Next up was Miguel Cabrera. The Cubs had a 3-1 lead at that point. With Castillo and Rodriguez on base, Cabrera hit a tailor-made double play ball to short. Alex Gonzalez, who according to Wikipedia had the highest fielding percentage of any SS in the NL that year, muffed the double play ball.

    He muffed the double play ball that would have gotten the Cubs out of the inning up two runs. The ground ball that was seconds away from getting the Cubs to the ninth inning turned into a reached-on-error in the scorebook.

    At this point, the bases were loaded. But the Cubs were up 3-1 and Prior was on the mound. Derrek Lee was up next, and when Prior gave him a first-pitch fastball, he hit a shot into the gap, scoring two.

    After all of this, the game was still tied.

    Mike Lowell was on-deck, and Kyle Farnsworth, one of the best relievers in the National League, was brought into pitch to Lowell. He was intentionally walked, and Jeff Conine promptly delivered a sacrifice fly to give the Marlins the lead.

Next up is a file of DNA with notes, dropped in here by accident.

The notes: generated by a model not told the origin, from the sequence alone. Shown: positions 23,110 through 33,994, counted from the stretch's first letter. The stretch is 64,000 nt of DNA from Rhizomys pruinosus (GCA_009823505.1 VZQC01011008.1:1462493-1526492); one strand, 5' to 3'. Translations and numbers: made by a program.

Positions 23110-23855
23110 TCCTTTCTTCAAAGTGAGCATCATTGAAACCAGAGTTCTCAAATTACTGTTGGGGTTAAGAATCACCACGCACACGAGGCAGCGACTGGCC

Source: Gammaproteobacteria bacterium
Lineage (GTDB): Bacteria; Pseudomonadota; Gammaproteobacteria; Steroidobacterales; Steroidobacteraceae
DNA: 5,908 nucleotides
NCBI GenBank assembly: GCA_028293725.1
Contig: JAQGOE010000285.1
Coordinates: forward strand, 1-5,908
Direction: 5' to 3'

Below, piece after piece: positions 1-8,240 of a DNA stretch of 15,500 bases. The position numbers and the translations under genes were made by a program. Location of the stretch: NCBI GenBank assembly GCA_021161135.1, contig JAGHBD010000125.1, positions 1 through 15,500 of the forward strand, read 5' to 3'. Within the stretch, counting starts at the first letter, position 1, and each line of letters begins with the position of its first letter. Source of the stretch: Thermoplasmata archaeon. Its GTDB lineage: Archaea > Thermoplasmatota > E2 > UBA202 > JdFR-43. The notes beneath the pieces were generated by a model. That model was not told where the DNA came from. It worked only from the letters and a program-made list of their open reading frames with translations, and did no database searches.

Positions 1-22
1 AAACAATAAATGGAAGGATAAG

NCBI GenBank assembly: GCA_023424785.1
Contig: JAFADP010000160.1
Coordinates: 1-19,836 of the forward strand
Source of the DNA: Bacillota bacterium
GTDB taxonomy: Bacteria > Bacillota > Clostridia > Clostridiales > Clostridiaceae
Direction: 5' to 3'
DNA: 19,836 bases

So after the Bartman incident, the Cubs gave up a walk, a wild pitch, an 0-2 hit, muffed a double play ball, threw Derrek Lee of all people a hittable first pitch, gave up a two-run double, and then walked Lowell to load the bases...AND THEY STILL WEREN'T LOSING THE GAME.

    And game six of the 2003 NLCS is Steve Bartman's fault? Yeah, alright.

    Even after that, people forget that the Cubs had a game seven to win the series. At home. With Kerry Wood, another excellent pitcher at that time, on the mound.

    In game seven, Kerry Wood hit a home run, the Cubs rallied from three down in the first to tie the game 3-3 in the second inning, went up 5-3, and then preceded to blow the lead, the game, and the series.

    The Chicago Cubs lost the 2003 NLCS. Not Steve Bartman.

    How this continues to get overlooked is anyone's guess.